The BBC has announced a video news offering to specifically take advantage of Instagram users.
BBC Instafax is a three-month experiment that will see a trio of 15-second news videos uploaded each day that act as a round up of the day’s news as it attempts to take advantage of new forms of media interaction.
"BBC News director James Harding has been clear in his vision to find innovative ways to bring the best of our journalism to new audiences, something our team has been looking at for some time,” stated Steve Hermann, head of BBC News Online, according to The Guardian. "We want the process to be organic, and we're keen to trial new ideas on how we can use our video content to reach new audiences," Herrmann said.
Many will recognise the connotations of the name, which is a throwback to the days of Ceefax, the BBC’s text news service that was on UK TV sets until it was retired back in 2012.
BBC’s strategy in targeting new forms of media came after BBC iPlayer viewing figures showed that mobile and tablets overtook desktop for the first time over the Christmas period and reaching new audiences on these mediums is part of the plan with Instafax.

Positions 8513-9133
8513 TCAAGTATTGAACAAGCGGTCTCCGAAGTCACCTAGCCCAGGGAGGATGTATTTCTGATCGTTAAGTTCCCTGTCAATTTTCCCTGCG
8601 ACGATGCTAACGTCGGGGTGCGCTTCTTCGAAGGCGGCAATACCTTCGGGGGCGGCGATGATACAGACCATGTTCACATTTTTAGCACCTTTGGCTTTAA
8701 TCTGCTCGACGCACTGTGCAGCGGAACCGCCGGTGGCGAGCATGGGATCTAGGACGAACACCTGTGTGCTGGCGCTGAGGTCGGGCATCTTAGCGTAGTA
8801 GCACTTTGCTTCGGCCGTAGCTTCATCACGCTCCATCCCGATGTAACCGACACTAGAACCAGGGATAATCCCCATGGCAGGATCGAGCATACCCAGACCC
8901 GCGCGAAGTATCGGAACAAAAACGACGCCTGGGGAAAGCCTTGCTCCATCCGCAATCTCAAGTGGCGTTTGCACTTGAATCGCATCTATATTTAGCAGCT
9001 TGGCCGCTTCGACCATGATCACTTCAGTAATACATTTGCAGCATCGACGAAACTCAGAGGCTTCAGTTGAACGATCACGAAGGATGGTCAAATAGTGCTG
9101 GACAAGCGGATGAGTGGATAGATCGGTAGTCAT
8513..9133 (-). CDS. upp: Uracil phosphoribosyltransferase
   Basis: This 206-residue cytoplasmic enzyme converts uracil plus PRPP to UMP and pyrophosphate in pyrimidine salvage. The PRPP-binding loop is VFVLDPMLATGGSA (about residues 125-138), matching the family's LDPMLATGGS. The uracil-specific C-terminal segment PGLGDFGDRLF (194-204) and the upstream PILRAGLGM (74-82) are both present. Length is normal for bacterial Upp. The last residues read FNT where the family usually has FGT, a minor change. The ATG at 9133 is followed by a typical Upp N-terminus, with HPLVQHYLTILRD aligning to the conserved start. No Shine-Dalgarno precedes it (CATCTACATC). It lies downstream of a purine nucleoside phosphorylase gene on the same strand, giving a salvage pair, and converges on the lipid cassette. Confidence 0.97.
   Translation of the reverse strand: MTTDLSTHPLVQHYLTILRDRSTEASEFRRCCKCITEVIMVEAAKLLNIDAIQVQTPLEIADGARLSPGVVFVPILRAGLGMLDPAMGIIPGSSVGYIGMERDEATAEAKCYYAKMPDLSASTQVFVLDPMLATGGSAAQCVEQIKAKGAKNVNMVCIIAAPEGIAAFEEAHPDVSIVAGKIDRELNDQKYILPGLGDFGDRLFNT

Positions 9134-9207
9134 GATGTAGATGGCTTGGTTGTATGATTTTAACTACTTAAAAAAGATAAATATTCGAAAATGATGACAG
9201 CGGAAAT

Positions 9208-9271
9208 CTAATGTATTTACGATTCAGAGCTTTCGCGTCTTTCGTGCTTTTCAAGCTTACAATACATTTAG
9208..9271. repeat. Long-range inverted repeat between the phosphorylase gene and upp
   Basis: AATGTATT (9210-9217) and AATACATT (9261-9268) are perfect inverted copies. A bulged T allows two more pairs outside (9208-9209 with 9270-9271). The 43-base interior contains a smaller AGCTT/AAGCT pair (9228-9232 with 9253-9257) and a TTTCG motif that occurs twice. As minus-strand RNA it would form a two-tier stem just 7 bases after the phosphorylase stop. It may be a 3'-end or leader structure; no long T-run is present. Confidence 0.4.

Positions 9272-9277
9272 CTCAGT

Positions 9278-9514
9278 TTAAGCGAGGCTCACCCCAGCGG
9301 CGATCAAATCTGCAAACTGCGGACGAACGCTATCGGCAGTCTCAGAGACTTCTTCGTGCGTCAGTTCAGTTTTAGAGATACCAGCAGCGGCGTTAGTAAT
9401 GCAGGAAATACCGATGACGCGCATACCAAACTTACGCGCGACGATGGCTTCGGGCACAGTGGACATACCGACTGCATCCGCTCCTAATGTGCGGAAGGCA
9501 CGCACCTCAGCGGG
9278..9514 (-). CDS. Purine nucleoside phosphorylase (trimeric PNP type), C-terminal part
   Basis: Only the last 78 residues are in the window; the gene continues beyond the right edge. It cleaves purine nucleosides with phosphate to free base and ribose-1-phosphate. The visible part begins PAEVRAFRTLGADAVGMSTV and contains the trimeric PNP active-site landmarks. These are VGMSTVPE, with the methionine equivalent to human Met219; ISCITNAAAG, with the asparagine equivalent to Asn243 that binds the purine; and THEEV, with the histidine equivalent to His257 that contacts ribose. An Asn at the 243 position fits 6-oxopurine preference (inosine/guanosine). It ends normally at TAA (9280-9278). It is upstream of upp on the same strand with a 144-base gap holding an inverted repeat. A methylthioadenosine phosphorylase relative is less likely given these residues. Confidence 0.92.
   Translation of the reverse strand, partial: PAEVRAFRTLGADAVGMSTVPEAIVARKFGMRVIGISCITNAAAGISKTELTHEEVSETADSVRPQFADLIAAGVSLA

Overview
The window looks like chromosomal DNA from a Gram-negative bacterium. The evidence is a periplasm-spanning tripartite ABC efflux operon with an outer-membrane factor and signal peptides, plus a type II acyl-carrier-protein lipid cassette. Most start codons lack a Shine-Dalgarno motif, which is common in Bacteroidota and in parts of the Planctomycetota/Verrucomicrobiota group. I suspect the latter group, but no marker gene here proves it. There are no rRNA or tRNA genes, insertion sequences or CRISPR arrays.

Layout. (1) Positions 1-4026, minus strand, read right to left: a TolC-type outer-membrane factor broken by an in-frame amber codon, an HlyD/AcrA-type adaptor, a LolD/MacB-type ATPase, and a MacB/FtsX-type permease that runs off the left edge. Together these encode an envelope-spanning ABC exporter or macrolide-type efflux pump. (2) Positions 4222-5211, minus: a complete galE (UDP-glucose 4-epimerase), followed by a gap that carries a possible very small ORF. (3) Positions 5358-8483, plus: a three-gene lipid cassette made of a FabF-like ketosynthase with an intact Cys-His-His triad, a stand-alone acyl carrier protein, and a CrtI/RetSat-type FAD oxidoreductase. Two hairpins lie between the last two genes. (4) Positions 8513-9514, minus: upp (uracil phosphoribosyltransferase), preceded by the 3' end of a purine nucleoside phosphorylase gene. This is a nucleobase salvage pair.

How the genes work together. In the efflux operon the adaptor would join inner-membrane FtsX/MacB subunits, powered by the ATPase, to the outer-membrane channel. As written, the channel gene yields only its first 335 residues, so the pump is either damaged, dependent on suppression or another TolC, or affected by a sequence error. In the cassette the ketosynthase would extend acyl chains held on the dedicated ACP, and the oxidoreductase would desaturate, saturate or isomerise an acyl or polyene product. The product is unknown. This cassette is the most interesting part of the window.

There are already a number of other news outlets making similar moves with NBCUniversal taking a minority stake in NowThis News, which was formed back in 2012 and has been creating short content for Facebook, Twitter, Vine, Snapchat and Instagram ever since.
"We're blushing – imitation is the sincerest form of flattery, after all. But when the Financial Times starts mimicking our Snapchats, we'll know we've really made it,” stated NowThis News editor-in-chief Ed O’Keefe, when asked about the BBC’s latest venture.